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Boston’s affordable housing investment by the numbers

We’re breaking down Mayor Wu’s plan for 802 units in eight neighborhoods.

Boston skyline along the Charles River in winter.

The 17 projects will help open new doors for Bostonians.

Photo by @bostonomics

The possibility of homeownership for Bostonians just moved closer.

Yesterday, Mayor Wu and City of Boston officials recommended investing $67 million to create and preserve 800+ income-restricted housing units across eight neighborhoods. These mixed-income housing units include rental housing and new homeownership opportunities for low- and moderate-income residents.

Here’s what we know about the projects:

  • 17 total proposals have been approved to bring 802 units to the city.
  • 160 units will be income-restricted for seniors.
  • All projects meet the standard for zero emissions buildings.

Where did the funding come from?

Here are a few neighborhoods receiving funding:

  • Chinatown$11.8 million to create 100+ units on city property and 17,700 sqft will be used to build a Chinatown branch of the Boston Public Library.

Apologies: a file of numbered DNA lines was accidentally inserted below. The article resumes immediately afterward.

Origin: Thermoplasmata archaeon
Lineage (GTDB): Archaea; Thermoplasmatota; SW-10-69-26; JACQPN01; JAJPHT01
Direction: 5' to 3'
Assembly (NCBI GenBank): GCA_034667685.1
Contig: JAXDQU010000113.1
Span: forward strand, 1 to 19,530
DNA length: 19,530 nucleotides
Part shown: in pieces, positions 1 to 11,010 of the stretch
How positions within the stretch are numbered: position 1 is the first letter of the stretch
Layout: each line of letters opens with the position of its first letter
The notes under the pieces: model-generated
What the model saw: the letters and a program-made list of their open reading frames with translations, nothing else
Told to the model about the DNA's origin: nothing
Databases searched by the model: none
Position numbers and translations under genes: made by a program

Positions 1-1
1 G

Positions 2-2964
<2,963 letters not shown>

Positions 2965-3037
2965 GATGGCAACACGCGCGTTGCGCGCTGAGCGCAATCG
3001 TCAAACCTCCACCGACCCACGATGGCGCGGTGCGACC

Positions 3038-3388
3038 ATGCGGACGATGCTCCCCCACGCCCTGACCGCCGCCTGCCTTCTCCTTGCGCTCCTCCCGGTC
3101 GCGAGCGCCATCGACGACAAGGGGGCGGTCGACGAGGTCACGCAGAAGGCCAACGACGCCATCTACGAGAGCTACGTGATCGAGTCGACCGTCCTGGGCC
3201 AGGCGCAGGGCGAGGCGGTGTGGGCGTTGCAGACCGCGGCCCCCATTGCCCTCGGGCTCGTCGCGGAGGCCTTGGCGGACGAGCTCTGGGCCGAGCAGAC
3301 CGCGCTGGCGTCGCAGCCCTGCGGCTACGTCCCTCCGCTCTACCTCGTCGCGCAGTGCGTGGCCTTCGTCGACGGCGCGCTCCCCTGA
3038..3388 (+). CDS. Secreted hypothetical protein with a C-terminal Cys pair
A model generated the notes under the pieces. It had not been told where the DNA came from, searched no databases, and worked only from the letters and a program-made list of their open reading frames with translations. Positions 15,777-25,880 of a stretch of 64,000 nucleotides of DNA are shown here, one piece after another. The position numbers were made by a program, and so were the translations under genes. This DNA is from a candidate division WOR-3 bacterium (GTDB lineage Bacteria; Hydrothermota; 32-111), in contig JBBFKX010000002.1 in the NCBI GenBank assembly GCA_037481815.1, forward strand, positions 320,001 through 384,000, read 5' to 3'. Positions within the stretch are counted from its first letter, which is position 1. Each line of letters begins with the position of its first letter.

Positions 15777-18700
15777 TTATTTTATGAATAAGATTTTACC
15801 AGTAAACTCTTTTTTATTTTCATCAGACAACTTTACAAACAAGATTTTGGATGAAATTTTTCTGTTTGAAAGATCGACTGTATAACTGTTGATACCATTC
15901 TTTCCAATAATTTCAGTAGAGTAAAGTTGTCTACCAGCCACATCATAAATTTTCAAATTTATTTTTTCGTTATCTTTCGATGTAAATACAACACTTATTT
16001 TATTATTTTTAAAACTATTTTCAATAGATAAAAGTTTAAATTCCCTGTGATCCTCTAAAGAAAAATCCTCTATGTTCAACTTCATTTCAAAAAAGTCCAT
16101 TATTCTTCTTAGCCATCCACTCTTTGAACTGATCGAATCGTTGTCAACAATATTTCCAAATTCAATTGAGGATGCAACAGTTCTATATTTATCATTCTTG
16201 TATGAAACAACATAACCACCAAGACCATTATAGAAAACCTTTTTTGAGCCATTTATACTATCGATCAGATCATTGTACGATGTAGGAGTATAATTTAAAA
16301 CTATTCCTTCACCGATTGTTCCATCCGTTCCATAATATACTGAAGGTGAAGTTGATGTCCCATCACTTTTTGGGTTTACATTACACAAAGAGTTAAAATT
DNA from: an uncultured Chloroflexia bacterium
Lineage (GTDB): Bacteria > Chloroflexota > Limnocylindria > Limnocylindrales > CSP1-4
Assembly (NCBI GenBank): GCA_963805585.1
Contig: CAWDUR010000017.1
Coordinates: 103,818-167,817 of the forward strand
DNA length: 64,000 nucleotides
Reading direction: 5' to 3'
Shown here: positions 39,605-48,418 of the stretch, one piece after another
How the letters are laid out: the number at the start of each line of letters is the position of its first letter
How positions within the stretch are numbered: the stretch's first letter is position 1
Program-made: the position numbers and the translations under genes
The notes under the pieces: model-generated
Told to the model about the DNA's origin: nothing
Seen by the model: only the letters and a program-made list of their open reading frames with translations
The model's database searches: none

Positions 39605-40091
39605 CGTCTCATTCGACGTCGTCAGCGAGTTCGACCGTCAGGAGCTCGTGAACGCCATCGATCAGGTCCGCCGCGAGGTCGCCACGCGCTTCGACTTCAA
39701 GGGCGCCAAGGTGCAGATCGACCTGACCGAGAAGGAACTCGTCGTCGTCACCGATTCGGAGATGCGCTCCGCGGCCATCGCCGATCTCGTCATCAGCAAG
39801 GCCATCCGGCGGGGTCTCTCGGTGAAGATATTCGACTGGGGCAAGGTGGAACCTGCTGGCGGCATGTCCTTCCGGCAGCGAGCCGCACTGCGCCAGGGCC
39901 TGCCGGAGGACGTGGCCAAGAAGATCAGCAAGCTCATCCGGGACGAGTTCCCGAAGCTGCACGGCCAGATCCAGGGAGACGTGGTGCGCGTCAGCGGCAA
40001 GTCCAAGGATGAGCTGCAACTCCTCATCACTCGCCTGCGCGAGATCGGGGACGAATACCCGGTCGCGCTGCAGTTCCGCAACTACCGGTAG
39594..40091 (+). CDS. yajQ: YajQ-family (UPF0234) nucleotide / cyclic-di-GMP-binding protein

• Dorchester$3.9 million to renovate the historic Dorchester Saving Bank in Uphams Corner and build the mixed-use Columbia Crossing development, which will create 48 apartments and work-live spaces for artists. Also, $5 million will transform five vacant City-owned parcels into 12 rental units and 18 homeownership opportunities.
  • Jamaica Plain$6.2 million to redevelop the former Blessed Sacrament Church and create 55 mixed-income units of rental housing and a new performance space for the Hyde Square Task Force Creative Arts Program + $5.2 million for a new six-story, income-restricted building with 65 units.
  • Mattapan$6 million for the Brooke House at Olmsted Village development, a 125-unit mixed-use building, a child care center, a health care center, a community space, and a small convenience store.
  • Roxbury$6.1 million to build new housing and meeting space for the Urban League of Eastern Massachusetts.
  • South Boston$5.1 million to fund 36 senior rental units + create new program spaces for the Paraclete Center, allowing the organization to continue offering after-school programs.